Press Release: 08/15/2013
Oakland Zoo Set to Open New Biodiversity Center
|Nicky Mora, Senior Marketing Manager/PR||Amy Gotliffe, Conservation Director|
|(510)632-9525 ext. 130||(510)632-9525 ext. 122|
On Thursday, August 22, 2013, Oakland Zoo will open its new Biodiversity Center, a breeding, research, and education facility devoted to the conservation of endangered and threatened animals, plants and habitats.
“The Oakland Zoo Biodiversity Center is an important contribution to the global efforts to preserve our planet’s rich and diverse wildlife through conservation, research, education, and public participation”, said Colleen Kinzley, Director of Animal Care, Conservation and Research. “The Center will directly support critically endangered species both through captive breeding and by head starting. Animals bred in the Center will be introduced to wild habitats. Juveniles vulnerable in the wild will be brought to the center during their developmental period and returned to the wild once they are past their most vulnerable period.”
The Biodiversity Center Research Labs will house and display current and ongoing research activities and programs focused on the study, management, protection, and restoration of threatened and endangered species including the Western pond turtle, California condor, mountain lion, and mountain yellow-legged frog. For more than five years, Oakland Zoo has partnered with Sonoma State University and San Francisco Zoo to research, raise, and release western pond turtles back into the wild. Turtle eggs are collected each year from a site in Lake County and transported to SSU for incubation. Once the eggs hatch, the tiny turtles are raised by zoo keepers at Oakland Zoo and San Francisco Zoo. To date, Oakland Zoo has fostered more than 150 baby turtles until they were large enough to live in the wild. Continued studies of their nesting patterns, breeding, habitat threats, incubation, growth, and diets are bringing the partnership closer to a long range strategy to save these important reptiles.
“The North Bay Western Pond Turtle Project has been a unique collaboration between the Conservation Department at Oakland Zoo and my laboratory at Sonoma State University that is a model for the key role that zoos can play in both basic science and applied conservation of imperiled local species,” said Dr. Nick Geist, Professor of Biology at Sonoma State. “Working closely together we have been able to establish a highly effective program that has the potential save these amazing animals. Without the zoo’s enthusiasm and expertise of their staff, we never could have had this kind of success.”
The California Biodiversity Classroom will educate visitors on the crucial interdependence of plants, animals, people, and the environment as well as the importance of becoming responsible stewards of California’s rich natural heritage through hands-on, interactive scientific research activities including “citizen science” projects, habitat restoration, and field biology workshops. For example, Zoo staff, volunteers, and guests currently participate in “citizen science” projects collecting data for local, state, national, and international conservation agencies. Since 2010, staff and volunteers have conducted bird counts as part of Project Feeder Watch, a winter-long study of migratory patterns led by the Cornell Lab of Ornithology and Bird Studies in Canada. Oakland Zoo’s own Wild Watch program was created in 2013 and uses citizen scientists to monitor and record year-round wildlife and environmental change throughout the Zoo and Knowland Park. While not open to the general public, the Biodiversity Center will be available for specially arranged groups of junior high students, high school students, college students, volunteers, and researchers. Located in the newly renovated building that formerly housed the Zoo’s Veterinary Care Center, the Biodiversity Center was made possible by an initial grant from the California Cultural and Historical Endowment (CCHE) and matching funding from an anonymous donor through the San Francisco Foundation. Chevron Corporation also participated by providing funding for interpretive materials and equipment for the California Biodiversity Classroom.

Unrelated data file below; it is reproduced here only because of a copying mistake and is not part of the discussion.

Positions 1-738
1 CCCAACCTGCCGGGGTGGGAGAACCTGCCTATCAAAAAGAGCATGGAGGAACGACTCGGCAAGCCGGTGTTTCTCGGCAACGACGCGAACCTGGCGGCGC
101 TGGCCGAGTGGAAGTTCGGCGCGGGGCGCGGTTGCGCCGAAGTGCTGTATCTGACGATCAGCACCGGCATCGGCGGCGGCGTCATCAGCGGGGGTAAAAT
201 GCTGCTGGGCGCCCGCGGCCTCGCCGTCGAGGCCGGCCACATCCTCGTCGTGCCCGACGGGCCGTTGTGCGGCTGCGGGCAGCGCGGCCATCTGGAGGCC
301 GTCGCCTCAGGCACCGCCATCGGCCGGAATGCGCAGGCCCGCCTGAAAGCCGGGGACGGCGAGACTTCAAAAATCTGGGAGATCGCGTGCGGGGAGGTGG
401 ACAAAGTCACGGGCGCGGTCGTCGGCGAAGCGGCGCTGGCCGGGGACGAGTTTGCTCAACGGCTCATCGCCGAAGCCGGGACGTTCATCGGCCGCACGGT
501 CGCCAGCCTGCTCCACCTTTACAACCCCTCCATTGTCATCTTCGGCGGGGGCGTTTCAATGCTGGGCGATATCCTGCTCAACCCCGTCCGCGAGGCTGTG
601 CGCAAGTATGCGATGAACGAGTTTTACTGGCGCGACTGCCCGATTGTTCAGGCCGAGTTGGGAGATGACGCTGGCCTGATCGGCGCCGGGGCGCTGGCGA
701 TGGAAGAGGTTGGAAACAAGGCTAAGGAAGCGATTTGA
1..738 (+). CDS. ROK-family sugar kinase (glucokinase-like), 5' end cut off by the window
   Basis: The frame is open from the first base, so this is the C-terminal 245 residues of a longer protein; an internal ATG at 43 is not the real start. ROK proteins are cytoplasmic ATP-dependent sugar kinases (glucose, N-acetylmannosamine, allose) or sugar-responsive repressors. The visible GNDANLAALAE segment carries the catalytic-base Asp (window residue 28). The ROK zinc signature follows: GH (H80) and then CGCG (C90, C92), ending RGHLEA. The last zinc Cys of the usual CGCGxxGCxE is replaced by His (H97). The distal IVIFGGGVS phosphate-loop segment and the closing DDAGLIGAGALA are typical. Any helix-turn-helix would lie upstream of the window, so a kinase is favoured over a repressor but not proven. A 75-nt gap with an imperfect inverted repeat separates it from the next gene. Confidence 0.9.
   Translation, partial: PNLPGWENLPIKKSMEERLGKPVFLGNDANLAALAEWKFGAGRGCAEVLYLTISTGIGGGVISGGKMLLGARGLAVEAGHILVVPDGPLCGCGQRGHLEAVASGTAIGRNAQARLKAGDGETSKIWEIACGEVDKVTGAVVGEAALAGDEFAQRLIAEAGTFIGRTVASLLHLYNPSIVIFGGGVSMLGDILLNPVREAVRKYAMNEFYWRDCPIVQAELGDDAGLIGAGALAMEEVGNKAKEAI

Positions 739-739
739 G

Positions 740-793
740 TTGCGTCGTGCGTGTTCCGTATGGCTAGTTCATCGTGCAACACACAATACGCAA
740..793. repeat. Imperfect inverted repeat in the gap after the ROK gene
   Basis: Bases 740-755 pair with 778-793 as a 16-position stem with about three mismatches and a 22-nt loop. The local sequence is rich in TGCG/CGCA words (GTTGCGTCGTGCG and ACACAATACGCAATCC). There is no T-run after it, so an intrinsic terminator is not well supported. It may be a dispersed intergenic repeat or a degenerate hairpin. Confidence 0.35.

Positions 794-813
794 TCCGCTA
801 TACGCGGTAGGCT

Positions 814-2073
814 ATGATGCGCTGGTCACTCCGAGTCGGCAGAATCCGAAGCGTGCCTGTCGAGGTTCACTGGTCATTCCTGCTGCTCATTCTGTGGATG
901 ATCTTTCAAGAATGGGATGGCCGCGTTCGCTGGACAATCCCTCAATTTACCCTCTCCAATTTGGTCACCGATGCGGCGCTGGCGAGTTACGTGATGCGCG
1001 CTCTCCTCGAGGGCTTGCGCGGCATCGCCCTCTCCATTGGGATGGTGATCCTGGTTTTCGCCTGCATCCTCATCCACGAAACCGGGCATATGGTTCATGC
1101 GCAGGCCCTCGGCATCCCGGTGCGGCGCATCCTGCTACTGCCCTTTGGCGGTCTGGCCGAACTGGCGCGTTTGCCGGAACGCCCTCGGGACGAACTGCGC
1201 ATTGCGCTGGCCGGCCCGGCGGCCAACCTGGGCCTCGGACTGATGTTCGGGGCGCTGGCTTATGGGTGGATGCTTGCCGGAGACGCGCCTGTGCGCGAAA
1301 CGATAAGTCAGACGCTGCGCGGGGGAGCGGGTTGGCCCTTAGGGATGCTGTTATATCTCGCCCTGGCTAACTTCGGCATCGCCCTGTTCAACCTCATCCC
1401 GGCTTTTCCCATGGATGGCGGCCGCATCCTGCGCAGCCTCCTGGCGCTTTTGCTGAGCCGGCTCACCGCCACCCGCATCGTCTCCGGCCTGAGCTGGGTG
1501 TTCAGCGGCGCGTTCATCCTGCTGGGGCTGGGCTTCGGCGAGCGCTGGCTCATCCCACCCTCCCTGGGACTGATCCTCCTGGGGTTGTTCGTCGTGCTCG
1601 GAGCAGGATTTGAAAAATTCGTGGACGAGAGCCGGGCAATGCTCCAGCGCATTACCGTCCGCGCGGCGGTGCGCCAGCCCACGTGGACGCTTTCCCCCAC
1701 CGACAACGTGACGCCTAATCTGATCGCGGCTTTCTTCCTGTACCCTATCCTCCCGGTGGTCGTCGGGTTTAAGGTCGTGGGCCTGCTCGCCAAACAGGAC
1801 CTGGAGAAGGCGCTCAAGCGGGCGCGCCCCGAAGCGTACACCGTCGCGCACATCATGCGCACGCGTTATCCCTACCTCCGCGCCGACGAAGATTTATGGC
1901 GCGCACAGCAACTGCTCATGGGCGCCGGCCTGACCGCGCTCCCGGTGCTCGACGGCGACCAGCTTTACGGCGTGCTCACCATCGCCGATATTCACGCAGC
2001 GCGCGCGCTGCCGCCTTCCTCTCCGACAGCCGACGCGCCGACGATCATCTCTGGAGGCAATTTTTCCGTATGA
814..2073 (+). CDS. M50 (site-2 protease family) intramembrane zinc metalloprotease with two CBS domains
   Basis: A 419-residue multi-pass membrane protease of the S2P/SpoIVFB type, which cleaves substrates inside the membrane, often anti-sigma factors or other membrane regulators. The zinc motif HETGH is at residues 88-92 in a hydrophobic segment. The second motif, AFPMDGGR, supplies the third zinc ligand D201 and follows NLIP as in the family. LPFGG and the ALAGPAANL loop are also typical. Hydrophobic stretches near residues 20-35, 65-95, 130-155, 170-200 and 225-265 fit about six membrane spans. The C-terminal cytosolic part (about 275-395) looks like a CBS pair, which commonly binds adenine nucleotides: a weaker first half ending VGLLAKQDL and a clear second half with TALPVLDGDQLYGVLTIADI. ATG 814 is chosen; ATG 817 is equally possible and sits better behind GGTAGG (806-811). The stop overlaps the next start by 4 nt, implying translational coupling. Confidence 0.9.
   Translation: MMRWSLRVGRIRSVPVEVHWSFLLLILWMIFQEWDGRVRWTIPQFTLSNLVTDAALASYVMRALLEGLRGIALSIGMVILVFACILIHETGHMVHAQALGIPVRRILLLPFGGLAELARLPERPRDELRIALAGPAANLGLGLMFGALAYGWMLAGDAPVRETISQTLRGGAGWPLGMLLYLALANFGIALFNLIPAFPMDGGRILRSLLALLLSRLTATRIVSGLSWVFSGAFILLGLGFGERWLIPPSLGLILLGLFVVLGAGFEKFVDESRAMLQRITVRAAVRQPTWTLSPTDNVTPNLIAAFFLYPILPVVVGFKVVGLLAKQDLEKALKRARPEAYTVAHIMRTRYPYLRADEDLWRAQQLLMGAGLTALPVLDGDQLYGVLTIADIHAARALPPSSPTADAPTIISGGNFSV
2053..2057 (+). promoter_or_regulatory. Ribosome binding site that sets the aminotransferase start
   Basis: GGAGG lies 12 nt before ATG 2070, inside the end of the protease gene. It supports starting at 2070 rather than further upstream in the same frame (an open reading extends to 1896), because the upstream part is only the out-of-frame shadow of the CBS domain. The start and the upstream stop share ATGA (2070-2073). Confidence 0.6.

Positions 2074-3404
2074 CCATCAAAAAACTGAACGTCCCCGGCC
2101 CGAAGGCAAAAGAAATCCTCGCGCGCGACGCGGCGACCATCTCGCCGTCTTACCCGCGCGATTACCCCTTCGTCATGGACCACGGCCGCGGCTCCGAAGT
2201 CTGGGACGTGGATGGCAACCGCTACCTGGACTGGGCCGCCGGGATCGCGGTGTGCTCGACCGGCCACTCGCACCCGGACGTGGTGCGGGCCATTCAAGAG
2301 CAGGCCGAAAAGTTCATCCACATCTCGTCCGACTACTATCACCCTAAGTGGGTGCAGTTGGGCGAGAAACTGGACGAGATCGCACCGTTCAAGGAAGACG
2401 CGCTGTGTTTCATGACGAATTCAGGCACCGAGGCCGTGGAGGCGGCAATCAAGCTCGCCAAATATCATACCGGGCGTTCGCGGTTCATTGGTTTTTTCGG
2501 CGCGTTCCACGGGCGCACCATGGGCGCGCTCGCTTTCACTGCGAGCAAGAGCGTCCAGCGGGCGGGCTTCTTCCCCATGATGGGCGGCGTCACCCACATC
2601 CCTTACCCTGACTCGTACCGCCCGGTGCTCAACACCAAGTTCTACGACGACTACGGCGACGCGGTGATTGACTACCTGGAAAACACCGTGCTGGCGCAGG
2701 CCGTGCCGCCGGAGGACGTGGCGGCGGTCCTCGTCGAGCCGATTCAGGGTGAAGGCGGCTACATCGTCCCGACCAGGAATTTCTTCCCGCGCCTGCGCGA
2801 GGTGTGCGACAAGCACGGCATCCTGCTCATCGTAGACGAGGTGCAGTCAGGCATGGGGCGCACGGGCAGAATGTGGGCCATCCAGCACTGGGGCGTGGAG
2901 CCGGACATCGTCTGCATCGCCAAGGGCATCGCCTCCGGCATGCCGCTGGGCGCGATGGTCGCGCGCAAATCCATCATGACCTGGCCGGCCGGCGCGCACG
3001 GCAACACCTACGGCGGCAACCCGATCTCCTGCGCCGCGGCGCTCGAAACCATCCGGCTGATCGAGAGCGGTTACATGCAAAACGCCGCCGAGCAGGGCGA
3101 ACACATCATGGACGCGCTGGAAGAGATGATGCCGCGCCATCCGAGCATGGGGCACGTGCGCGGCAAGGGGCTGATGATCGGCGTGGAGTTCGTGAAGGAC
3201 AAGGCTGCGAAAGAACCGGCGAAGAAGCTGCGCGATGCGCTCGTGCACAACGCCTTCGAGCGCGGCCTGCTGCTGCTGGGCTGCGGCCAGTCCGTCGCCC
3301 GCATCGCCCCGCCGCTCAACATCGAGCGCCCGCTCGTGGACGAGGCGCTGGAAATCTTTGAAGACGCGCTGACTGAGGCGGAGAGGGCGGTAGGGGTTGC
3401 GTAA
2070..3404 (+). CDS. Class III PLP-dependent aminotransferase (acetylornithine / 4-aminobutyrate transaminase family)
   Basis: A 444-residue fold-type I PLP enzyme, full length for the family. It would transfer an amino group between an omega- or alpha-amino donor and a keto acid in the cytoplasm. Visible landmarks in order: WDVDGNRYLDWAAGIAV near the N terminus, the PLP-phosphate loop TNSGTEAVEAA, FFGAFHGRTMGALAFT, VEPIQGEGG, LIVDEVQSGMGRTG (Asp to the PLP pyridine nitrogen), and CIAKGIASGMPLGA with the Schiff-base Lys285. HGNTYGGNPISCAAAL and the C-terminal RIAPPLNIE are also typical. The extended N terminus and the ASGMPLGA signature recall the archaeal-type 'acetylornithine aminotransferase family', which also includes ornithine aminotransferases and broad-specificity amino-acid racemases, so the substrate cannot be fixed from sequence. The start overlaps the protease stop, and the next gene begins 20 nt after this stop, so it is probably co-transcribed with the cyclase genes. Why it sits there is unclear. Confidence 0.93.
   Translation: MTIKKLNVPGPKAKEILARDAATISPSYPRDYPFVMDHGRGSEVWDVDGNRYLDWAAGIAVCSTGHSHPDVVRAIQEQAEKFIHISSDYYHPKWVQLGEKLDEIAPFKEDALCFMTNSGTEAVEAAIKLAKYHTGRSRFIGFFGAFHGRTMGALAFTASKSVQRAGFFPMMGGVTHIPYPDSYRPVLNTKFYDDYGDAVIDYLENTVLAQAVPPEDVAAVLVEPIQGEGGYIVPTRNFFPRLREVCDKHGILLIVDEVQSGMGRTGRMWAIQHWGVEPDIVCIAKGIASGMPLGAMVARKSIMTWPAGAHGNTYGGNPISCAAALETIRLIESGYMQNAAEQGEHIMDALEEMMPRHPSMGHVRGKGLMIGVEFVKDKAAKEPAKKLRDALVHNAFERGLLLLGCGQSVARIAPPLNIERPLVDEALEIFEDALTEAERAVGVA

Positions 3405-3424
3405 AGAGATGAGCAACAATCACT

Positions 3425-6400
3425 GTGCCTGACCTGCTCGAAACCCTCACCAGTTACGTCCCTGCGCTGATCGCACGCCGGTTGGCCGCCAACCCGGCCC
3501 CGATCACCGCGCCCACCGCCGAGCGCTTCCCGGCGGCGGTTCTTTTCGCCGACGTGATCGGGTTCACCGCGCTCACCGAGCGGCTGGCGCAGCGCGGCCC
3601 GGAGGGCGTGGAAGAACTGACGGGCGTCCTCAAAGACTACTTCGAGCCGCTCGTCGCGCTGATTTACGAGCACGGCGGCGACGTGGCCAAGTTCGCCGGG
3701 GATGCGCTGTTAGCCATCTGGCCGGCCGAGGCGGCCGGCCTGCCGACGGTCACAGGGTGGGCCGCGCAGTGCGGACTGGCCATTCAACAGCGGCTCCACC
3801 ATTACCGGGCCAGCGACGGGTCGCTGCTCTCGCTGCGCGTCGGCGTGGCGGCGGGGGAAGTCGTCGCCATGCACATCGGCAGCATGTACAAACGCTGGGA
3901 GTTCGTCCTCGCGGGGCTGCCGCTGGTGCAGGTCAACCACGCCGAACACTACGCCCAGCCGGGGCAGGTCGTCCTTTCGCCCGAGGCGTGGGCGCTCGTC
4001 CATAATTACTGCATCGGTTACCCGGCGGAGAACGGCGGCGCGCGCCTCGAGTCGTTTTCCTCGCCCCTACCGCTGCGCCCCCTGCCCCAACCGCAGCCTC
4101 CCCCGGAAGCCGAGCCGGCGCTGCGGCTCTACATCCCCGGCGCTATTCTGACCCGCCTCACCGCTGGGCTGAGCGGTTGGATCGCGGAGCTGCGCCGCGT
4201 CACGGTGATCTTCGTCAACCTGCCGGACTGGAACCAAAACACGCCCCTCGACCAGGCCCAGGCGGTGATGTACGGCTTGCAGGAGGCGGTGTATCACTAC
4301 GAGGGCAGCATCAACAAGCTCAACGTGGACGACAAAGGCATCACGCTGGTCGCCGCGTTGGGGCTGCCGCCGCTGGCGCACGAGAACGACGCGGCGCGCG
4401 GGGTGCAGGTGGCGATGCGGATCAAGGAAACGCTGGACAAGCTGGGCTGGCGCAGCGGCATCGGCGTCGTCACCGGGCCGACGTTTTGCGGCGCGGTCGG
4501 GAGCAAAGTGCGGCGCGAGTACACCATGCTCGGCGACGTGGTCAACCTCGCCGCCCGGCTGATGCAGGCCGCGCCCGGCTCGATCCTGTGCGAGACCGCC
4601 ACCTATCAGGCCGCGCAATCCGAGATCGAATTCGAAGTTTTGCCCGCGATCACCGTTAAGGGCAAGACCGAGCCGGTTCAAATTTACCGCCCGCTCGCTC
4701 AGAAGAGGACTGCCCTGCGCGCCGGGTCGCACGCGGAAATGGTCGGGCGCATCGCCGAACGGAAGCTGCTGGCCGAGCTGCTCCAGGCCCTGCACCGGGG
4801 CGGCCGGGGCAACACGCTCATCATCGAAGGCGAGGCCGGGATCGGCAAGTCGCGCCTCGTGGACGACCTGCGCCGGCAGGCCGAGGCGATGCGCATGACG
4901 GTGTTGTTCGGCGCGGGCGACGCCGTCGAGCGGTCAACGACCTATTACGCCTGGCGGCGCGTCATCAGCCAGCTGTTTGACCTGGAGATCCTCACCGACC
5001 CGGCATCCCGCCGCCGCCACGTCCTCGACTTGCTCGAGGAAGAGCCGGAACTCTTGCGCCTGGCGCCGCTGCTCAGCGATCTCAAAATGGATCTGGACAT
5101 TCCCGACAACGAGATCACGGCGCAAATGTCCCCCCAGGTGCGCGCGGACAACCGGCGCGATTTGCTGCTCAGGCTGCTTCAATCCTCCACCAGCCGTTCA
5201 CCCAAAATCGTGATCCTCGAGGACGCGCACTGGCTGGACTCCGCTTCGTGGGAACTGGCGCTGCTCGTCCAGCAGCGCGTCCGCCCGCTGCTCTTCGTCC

ABOUT OAKLAND ZOO:
The Bay Area's award-winning Oakland Zoo is home to more than 660 native and exotic animals. The Zoo offers many educational programs and kid's activities perfect for science field trips, family day trips and exciting birthday parties. Nestled in the Oakland Hills, in 500-acre Knowland Park, the Zoo is located at 9777 Golf Links Road, off Highway 580. The East Bay Zoological Society (Oakland Zoo) is a nonprofit 501(c)3 organization supported in part by members, contributions, the City of Oakland and the East Bay Regional Parks.